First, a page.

In that “furnace of fire” there will be weeping and gnashing of teeth, images of great suffering and torment otherwise associated with the “outer darkness” (Matthew 8:12, 22:13, 25:30). Thus we see all kinds of images of hell brought together: the fiery furnace, the place for refuse, a place of suffering, separated far from God and the righteous with Him.

Yet one question remains: if the other parallel parables came right next to each other, why does the separation exist between the Parable of the Wheat and the Tares and the Parable of the Dragnet?

Perhaps this was just the order Jesus used, and there was not much thought put into it. Such, however, is highly unlikely; Jesus is very deliberate with His words and how He presents His message of the Kingdom.

Perhaps the Parable of the Dragnet is designed to be some sort of conclusion; its ultimate message, however, is quite consistent with the Parable of the Wheat and the Tares, even ending on the same note (Matthew 13:42, 50).

Yet if we look in more detail at the presentation, we see a type of order. The Parable of the Wheat and Tares is presented (Matthew 13:24-30), but its explanation comes only after the Parables of the Mustard Seed and the Leaven (Matthew 13:31-43). We then see the Parables of the Treasure and the Pearl of Great Price (Matthew 13:44-46), and then we have the Parable of the Dragnet (Matthew 13:47-50).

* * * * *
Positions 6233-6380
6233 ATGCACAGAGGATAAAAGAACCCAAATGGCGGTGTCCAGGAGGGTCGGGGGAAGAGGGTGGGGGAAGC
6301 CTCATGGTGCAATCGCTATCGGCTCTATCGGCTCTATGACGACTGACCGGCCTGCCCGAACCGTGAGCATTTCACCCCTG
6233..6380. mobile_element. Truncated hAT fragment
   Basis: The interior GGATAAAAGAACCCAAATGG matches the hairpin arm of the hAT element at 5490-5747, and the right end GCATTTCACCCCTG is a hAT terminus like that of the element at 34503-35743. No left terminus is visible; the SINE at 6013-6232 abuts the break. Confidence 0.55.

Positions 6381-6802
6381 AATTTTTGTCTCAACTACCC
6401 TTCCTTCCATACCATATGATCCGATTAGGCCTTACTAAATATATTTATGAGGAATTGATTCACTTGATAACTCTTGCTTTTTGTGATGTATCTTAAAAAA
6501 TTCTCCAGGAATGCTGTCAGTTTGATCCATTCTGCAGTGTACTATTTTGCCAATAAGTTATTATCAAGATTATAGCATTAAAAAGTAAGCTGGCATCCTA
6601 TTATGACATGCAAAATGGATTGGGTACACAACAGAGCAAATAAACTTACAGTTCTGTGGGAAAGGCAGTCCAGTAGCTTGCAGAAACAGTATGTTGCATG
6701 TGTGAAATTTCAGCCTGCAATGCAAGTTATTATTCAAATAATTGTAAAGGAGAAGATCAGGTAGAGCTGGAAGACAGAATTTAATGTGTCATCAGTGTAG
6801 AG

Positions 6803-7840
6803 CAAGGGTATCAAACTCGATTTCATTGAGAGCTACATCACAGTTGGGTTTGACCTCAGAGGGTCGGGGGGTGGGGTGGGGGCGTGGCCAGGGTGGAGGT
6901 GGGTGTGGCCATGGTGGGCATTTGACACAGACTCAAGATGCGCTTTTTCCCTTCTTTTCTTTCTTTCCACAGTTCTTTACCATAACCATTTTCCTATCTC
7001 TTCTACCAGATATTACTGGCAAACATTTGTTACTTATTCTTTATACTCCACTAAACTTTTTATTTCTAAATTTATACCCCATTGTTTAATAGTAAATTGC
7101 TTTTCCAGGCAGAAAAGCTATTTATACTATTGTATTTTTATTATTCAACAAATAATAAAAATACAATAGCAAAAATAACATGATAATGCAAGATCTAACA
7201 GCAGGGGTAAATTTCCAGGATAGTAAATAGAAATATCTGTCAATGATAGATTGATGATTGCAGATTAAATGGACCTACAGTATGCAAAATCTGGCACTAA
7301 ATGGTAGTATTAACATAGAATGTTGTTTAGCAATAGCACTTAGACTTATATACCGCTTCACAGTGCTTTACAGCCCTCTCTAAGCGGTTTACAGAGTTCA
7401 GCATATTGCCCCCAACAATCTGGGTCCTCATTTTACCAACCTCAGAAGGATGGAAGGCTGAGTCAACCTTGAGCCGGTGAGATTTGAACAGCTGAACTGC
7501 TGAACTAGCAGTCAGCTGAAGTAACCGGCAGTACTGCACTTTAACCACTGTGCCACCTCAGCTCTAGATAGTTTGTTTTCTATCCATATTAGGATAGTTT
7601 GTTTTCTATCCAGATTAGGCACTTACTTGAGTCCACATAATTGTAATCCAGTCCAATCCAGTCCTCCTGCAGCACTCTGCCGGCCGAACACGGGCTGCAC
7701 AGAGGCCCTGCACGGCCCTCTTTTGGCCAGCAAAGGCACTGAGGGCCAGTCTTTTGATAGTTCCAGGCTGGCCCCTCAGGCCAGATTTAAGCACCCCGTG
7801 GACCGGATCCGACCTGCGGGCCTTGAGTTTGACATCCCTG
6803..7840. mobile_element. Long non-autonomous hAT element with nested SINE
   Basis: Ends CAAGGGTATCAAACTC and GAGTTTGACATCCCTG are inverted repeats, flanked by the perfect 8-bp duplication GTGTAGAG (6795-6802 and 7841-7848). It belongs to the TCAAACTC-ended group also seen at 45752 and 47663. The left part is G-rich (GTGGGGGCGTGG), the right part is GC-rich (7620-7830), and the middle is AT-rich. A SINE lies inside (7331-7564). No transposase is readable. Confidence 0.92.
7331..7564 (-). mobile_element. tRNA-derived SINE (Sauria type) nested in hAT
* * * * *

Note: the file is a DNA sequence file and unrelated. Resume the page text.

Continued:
What could this mean? It seems as if there is a deliberate “sandwiching” of the parable sets, with the Parable of the Wheat and Tares and the Parable of the Dragnet providing the overall structure. Perhaps we are to understand these parables as representing some kind of structure within the Kingdom: the righteous and the wicked will remain together until the end of time. The Kingdom will start small and grow large; the Kingdom is worth more than anything else, and therefore costs more than anything else. Not everyone will appreciate the growth of the Kingdom. Not everyone will appreciate its value, and even more will not want to pay the cost. Yet, in the end, God is going to separate people based on whether they participated in Jesus’ Kingdom as His servants.

Let us not miss the force of this parable and the way that the parables are laid out in Matthew 13. The message of the Kingdom goes out to all sorts of people, many of whom hear, many of whom fall away. We must understand that the Kingdom starts with humble beginnings, and that just as the Kingdom is of supreme value, so there is great cost involved in obtaining the Kingdom. We must persevere and obey, for we know that the day is coming when God will judge everyone, and those who serve Christ in His Kingdom will be redeemed and honored, while those who did not serve Him will be bound up, cast off as refuse, and burned in eternal suffering. There can be no sitting on the fence; let us make our decision and follow after our Lord!

Ethan R. Longhenry